Open Access, Open Data, and Open Educational Resources

Tag Archives: Mike Taylor

Worth Reading: Open Access (the book), Interviews, Oregon State policy, and the Meaning of Open

Open Access Peter Suber’s essential book Open Access is now, well, open access, one year after publication. It’s available in a variety of digital formats (scroll down to view), including HTML, PDF, ePUB, and Mobi. I also recommend the Internet Archive’s excellent streaming version, which I was unaware of until recently. Suber is also providing updates and supplements to the book. If you read only one book about open access, let it be this one!

Richard Poynder offers two new interviews on the current state of open access with Mike Taylor and Stevan Harnad. I tend to follow Taylor more than Harnad, and particularly like the former’s interview references to dispensing with journal prestige and the cost savings that will come with OA. I’m skeptical that Harnad’s vision of universal green (archived) OA will come to pass, though I think article archiving is an immensely valuable stopgap effort until more OA journals are up and running.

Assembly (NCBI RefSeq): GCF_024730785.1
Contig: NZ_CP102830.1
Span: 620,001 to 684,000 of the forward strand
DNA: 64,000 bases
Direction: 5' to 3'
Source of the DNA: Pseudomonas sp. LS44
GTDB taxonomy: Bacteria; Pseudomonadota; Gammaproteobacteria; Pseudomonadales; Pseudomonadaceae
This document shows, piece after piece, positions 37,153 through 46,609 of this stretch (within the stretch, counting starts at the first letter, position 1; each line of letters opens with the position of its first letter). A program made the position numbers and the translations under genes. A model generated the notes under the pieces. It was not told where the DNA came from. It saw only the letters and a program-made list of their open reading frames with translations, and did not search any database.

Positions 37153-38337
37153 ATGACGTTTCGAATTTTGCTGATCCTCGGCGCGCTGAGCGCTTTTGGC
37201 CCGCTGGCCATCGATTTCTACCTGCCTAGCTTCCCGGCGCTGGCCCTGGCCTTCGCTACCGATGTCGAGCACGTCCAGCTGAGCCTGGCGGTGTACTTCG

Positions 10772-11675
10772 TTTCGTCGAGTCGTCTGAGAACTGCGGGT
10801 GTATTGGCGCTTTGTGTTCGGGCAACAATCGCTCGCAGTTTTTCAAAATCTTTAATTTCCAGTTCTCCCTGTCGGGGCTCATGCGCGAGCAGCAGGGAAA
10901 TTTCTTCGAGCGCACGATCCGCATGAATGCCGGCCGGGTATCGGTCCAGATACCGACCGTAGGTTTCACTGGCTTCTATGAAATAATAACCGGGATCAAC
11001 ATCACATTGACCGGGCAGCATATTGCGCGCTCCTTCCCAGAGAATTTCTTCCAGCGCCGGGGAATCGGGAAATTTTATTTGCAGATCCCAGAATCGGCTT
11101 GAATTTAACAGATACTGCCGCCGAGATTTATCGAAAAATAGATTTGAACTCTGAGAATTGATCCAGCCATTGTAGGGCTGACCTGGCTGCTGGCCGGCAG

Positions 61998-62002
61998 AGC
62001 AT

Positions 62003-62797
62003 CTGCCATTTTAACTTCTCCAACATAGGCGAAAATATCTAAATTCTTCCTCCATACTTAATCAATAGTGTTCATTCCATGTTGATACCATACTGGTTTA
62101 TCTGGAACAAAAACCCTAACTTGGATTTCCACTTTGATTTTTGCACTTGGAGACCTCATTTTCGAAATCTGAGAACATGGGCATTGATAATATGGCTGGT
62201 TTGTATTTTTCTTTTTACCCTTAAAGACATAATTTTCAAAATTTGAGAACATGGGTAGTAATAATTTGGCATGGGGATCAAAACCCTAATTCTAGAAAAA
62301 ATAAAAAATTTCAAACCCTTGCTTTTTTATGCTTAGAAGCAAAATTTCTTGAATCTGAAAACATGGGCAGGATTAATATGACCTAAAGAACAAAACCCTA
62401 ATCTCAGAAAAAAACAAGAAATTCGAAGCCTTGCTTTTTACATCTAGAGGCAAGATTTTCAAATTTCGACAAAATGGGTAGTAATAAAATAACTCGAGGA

osu-tag Congratulations to Oregon State University for adopting an open access policy. The Faculty Senate did so unanimously. OSU has been one of the leaders among public universities on open access- the Faculty Senate endorsed OA a few years ago, they had the first library faculty OA policy, and their repository already hosts 58% of faculty papers. Let’s hope Virginia Tech won’t be too far behind.

Abuse of the term “open” is the subject of the most recent post from John Wilbanks:

So let’s get this clear. Just because you’re making something available that wasn’t previously available doesn’t qualify as open. Just because you’re reducing the transaction costs of access to something doesn’t qualify as open. Just because you’re involving more people than before doesn’t qualify as open.

Since there seems to be so much confusion about what “open” means (or intentional misuse for PR purposes), advocates of openness can provide a more precise meaning by calling out uses that don’t follow the Open Definition:

A piece of data or content is open if anyone is free to use, reuse, and redistribute it — subject only, at most, to the requirement to attribute and/or share-alike.